I read a post on some blog yesterday (forgive me, I can’t find it this morning–if you know who, let me know so I can update with links) AH HA, FOUND IT, on Warrior Writer’s blog about a mistake that it seems most writers make when it comes to this blogging thing. We’re told that we need to build a platform, that we must have a website or blog. So what do we do? We pick a platform and we blog. Usually about writing, the writing process, the state of the industry, etc. This is all stuff of vital importance to us as writers, and is interesting–to other writers. And while every writer is probably a reader, and building relationships with them is a good professional move for promotion on down the line, not every reader is a writer.
So why aren’t we blogging for readers? We’re creative people. Why should our creativity stop outside the realm of fiction?
What the heck do readers want to read about anyway?
I posted a question asking exactly that in one of the forums I am a member of on Goodreads. Apart from one psycho chick who seemed to think an appropriate answer was a misspelled homage to Breaking Dawn, the consensus was…us. A mixture of where we get our ideas (I always hate that one), what’s going on with our personal lives, funny stories about our pets or kids. The things that are important to us. Character interviews (I can do that). Freebies or behind the scenes info about our books. Almost anything goes, it seems.
So I started thinking about the blogs I enjoy reading that AREN’T geared toward writers. Kari Lynn Dell’s Montana For Real is a favorite stop because her life is SO unlike mine. It’s like stepping into a modern western. I like visiting Myra McEntire and C. J. Redwine because they make me laugh and always have fantastic book recs and interviews. I like to stop by Mindspeak for flash Friday snippets of fictional brilliance. Beyond that most of what I read is geared entirely toward writers. Being one myself I find it hard to put myself totally in the mind of a reader because really never get out of being a writer.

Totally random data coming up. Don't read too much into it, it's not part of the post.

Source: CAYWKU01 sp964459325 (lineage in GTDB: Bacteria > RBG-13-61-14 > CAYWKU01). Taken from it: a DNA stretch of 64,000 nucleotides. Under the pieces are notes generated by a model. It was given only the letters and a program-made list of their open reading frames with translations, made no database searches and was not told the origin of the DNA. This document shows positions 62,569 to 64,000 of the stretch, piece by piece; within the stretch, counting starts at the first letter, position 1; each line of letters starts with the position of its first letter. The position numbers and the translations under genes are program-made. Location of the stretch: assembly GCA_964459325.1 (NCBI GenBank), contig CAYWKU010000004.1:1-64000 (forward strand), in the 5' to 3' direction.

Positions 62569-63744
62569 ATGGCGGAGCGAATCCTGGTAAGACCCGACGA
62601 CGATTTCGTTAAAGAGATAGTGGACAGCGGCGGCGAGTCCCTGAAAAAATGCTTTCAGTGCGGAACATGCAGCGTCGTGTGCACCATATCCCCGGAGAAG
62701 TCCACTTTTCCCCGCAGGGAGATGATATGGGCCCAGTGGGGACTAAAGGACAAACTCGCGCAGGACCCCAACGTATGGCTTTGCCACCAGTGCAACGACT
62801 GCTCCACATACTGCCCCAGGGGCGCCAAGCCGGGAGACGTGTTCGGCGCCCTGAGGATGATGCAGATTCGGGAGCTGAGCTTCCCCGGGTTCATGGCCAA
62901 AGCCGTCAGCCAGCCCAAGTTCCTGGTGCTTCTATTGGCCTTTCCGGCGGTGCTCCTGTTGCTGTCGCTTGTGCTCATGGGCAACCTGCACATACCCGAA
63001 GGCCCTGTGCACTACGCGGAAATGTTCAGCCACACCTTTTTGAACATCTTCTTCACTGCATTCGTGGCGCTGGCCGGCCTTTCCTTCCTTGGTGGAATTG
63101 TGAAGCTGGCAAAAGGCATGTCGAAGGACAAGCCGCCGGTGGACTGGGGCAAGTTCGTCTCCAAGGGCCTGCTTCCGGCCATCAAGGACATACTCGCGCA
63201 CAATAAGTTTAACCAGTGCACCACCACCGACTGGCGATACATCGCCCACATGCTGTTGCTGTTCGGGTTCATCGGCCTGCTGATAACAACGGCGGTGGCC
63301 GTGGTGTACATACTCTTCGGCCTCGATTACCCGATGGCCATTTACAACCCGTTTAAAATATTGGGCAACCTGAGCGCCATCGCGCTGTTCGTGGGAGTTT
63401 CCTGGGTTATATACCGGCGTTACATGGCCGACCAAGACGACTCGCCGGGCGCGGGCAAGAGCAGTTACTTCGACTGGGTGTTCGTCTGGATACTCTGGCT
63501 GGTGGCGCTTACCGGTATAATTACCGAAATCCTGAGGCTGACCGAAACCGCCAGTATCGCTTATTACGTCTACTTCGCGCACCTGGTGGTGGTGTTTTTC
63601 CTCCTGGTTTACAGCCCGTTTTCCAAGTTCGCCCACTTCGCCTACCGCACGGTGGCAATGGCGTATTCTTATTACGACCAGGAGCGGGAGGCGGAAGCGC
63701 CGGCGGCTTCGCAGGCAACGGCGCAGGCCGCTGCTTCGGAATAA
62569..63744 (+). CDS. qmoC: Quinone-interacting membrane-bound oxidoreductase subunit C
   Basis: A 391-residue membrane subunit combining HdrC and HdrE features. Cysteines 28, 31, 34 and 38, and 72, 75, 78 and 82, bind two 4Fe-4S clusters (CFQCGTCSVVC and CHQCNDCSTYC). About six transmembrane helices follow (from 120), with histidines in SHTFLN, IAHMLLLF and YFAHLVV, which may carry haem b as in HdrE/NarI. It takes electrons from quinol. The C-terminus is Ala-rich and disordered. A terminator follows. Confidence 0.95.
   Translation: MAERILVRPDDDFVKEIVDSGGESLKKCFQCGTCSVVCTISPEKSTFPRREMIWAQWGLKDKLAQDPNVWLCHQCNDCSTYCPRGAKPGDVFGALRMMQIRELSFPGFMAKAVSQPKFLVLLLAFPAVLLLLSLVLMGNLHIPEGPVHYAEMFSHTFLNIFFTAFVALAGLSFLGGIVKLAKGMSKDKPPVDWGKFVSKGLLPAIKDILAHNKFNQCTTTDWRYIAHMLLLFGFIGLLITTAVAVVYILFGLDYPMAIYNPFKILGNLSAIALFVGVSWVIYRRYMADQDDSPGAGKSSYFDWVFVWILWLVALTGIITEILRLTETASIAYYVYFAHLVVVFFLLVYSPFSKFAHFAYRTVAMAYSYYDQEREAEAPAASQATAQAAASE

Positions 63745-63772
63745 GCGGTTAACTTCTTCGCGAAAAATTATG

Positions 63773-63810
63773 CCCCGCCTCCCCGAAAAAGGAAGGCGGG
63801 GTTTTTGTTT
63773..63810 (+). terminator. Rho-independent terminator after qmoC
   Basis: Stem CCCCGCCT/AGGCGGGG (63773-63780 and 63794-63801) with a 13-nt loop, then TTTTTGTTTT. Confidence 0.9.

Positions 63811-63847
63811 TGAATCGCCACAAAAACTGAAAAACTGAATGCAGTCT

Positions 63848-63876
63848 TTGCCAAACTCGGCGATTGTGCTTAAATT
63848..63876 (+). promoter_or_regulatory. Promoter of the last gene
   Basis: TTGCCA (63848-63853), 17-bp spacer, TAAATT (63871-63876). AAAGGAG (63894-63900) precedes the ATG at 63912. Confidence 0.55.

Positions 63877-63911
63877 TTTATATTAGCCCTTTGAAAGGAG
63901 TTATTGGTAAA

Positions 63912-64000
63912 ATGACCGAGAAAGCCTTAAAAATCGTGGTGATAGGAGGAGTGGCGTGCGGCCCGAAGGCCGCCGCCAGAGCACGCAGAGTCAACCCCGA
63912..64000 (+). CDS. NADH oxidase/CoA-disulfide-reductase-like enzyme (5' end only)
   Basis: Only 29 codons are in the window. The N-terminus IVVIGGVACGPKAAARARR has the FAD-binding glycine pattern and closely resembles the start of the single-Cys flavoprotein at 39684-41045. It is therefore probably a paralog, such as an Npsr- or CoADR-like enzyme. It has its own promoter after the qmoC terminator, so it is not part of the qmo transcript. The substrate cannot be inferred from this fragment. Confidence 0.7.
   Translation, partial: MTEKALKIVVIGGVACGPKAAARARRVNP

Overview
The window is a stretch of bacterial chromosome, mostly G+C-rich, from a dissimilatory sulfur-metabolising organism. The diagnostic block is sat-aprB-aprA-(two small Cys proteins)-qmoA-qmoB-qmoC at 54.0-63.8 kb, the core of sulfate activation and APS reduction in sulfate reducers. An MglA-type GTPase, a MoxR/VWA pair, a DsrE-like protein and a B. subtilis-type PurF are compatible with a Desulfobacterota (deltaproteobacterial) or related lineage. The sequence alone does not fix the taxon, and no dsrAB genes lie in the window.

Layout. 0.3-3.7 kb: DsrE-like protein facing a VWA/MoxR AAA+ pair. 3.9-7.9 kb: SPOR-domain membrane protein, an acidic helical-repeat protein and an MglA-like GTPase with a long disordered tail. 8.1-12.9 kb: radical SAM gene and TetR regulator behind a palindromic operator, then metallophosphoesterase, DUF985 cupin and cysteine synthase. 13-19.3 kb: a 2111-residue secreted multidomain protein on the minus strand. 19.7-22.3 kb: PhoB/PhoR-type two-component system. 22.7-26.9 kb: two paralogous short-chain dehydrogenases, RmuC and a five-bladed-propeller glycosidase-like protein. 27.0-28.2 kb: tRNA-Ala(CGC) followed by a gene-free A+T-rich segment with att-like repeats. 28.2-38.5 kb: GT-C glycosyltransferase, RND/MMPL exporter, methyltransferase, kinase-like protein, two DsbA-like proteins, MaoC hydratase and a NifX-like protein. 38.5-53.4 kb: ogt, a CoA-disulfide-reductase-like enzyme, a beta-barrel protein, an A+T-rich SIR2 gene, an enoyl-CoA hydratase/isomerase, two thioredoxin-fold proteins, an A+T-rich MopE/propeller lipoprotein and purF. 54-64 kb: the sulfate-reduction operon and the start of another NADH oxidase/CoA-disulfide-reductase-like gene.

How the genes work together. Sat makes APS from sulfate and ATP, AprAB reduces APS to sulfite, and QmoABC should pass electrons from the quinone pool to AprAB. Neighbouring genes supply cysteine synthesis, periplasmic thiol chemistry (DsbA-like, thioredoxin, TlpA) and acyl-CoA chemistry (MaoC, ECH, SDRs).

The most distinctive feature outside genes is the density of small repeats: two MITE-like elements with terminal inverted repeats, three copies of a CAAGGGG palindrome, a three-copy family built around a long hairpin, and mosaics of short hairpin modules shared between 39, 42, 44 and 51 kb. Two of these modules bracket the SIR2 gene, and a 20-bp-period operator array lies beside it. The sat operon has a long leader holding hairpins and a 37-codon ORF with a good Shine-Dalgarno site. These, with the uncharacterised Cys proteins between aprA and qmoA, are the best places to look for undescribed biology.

Anyway, it’s all food for thought as to how we might change up some of our blog programming to connect more with readers.
Hi Kait. I, too, read an interesting article only a day or two ago about this very subject. I don’t remember where I read it, I think it was someone’s comment on another site. But it was about a recent study that collected data on types of content that attracted the most readers within a given time frame. Surprisingly, it wasn’t gossip or celebrities or horror but what rated the highest was Science. huh. Who’d a thought? And they found that the most popular pieces of writing were the ones that elicited a sense of awe. Where someone would learn something but in a good way. Writing about something that was positive and left the reader with a feeling of awe. About something extraordinary how people can surprise us with graceful struggles or human kindness or forgiveness. Wish I could remember where I read it. It was interesting in that we all assume to gain the most readers we have to go for the lowest common denominator but the study reveals that’s not the case.